That's quite easy to answer. It is not only Windows Server that is in question but also all Windows Client LTSC versions. Mind Windows Server is also an LTSC version, while less dominantly named in the product.

This causes constraints, technically, to support products and techniques coming from Azure PGs.

Actively seeing this on the matter how much of work it is to bring winget to Windows Server, while possible, but not yet supported. It is on the roadmap for winget but it is clear that LTSC as a definition and missing dependencies makes it harder to implement.

I personally do not like the clear split of management of WS and Clients aswell. Especially for SMB there are no "server" and seperate "client" teams, opposed to enterprises.

@Deleted That view seems to see it almost exclusively from the provider (software and hardware) side. From the customer side, the binding isn't technical, it's practical: e.g., small businesses running a single cluster for the majority of their workload simply can't upgrade that production system in place. It's far too risky.

@Deleted That misses the point: Microsoft could simply choose to provide CSP support in anything they want: they make all the Windows versions, including the LTSC versions. I don't think it's that simple anyway, as I'm pretty sure the non-LTSC versions of Server they've released don't have CSP support either.

@Elden Christensen, thanks for your summary of current options. We are facing a decision for our hosting service (CSP, SPLA) this year on which technical basis our software and M365 can be provided to customers in the future. Currently, we are running Windows Server (RDS) in conjunction with M365 because this combination offers the best cost-benefit relation for our high standardized workloads.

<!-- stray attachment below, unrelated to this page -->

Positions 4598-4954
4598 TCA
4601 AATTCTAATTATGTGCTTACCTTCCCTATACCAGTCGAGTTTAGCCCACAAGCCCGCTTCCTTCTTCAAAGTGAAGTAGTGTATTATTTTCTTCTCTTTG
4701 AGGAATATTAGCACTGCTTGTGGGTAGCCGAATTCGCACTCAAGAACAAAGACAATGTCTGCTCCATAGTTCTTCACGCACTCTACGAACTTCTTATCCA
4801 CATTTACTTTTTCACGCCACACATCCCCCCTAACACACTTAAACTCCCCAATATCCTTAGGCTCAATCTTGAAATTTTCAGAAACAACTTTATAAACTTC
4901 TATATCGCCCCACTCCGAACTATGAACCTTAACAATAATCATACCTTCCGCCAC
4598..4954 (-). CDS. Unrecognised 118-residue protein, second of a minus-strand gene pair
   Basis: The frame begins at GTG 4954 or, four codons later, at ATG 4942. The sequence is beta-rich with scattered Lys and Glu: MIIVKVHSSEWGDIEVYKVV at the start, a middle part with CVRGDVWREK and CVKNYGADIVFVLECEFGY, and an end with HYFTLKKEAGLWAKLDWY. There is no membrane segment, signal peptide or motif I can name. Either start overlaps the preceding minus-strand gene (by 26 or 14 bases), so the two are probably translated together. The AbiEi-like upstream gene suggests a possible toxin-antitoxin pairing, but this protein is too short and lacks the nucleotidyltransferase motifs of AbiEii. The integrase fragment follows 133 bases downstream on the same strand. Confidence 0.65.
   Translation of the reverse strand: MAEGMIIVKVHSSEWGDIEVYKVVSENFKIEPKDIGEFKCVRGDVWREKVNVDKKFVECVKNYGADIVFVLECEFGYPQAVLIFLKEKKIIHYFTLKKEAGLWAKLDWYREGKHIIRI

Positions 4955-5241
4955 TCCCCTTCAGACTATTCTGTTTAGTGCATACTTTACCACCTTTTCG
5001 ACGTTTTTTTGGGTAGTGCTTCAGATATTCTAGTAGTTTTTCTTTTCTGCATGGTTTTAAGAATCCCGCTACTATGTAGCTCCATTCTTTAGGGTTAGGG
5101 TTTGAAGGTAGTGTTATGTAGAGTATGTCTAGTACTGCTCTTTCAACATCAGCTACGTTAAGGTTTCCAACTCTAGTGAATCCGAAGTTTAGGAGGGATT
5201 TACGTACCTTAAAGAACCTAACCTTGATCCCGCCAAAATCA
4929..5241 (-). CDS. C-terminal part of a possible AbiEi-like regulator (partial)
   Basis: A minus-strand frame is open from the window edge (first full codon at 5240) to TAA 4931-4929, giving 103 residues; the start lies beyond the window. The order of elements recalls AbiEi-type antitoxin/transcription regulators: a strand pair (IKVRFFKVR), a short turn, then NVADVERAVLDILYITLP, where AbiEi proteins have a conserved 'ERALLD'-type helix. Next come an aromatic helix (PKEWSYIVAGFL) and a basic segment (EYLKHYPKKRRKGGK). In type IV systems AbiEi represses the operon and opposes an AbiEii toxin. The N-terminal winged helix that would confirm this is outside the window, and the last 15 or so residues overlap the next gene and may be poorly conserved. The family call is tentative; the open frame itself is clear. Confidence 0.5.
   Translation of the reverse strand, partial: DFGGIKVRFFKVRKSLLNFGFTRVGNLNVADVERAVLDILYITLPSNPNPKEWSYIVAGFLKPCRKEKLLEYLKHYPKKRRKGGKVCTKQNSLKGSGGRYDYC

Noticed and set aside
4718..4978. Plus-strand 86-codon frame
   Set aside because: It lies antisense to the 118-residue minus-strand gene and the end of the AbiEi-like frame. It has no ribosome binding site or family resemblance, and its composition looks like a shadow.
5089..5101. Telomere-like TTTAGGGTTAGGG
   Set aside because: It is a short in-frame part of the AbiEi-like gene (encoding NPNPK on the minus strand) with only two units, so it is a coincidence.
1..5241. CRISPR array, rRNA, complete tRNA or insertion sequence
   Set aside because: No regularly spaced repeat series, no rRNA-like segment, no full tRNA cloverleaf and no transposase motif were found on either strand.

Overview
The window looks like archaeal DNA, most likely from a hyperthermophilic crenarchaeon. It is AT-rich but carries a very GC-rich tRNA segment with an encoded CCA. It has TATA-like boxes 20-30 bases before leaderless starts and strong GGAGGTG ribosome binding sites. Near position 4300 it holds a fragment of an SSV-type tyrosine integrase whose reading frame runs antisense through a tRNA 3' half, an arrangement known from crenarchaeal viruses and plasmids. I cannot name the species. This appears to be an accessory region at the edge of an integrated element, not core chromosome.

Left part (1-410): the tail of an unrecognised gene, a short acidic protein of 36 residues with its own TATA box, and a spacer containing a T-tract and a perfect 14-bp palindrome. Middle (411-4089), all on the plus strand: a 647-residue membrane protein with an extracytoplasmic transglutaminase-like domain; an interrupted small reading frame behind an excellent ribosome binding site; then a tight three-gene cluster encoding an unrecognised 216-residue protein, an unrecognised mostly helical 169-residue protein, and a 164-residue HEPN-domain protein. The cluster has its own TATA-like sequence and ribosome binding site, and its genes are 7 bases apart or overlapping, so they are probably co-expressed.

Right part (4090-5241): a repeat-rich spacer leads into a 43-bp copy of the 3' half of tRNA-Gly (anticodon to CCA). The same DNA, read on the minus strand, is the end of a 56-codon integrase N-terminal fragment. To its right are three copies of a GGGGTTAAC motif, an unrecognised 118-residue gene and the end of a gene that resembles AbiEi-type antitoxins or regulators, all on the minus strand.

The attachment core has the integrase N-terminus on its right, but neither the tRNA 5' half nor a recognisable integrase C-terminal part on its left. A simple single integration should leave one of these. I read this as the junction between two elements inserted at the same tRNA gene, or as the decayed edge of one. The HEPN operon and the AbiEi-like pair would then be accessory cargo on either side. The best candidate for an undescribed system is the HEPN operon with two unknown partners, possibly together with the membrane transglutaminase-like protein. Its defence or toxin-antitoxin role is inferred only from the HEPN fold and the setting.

We would welcome a decision for a general M365 support in the mainstream support phase of the Windows Server (know-how, HyperV support, …). For security and support reasons we can also understand and accept a limitation to 5 years.

From a customer perspective, Windows 11 EMS & M365 offers the best experience and would be the favored solution. Since we support many, very small customers, the required operation of an Azure Stack HCI cluster per customer is not economically feasible and operable. Here, a release of Azure Stack HCI multi-tenant setup and licensing would be necessary or a Windows 11 EMS release with general HyperV support. Also, the support period of 2.5 years on Win11 EMS is challenging.

The last option of migrating the service to the cloud is currently not technically feasible as there is no centralized management of 20,000+ Azure tenants and all required services.

Please do not hesitate to contact me if you have any questions.

@Elden Christensen @TJ_Devine - this is a good summary of the topic (M365 Client OS vs. Server OS) from the customer's point of view. Could you please make a statement on this? Thanks

@Deleted To be clear, I'm an independent analyst who covers RDS, AVD, and W365 (among other things) and not a Microsoft employee. So, no, I have no ETA on general availability of Azure Virtual Desktop on Stack HCI. 

Hi Jim, sorry for misreading your role and thanks for taking the time to bring up your information.

Hi @RH 

"I'm pretty sure the non-LTSC versions of Server they've released don't have CSP support either."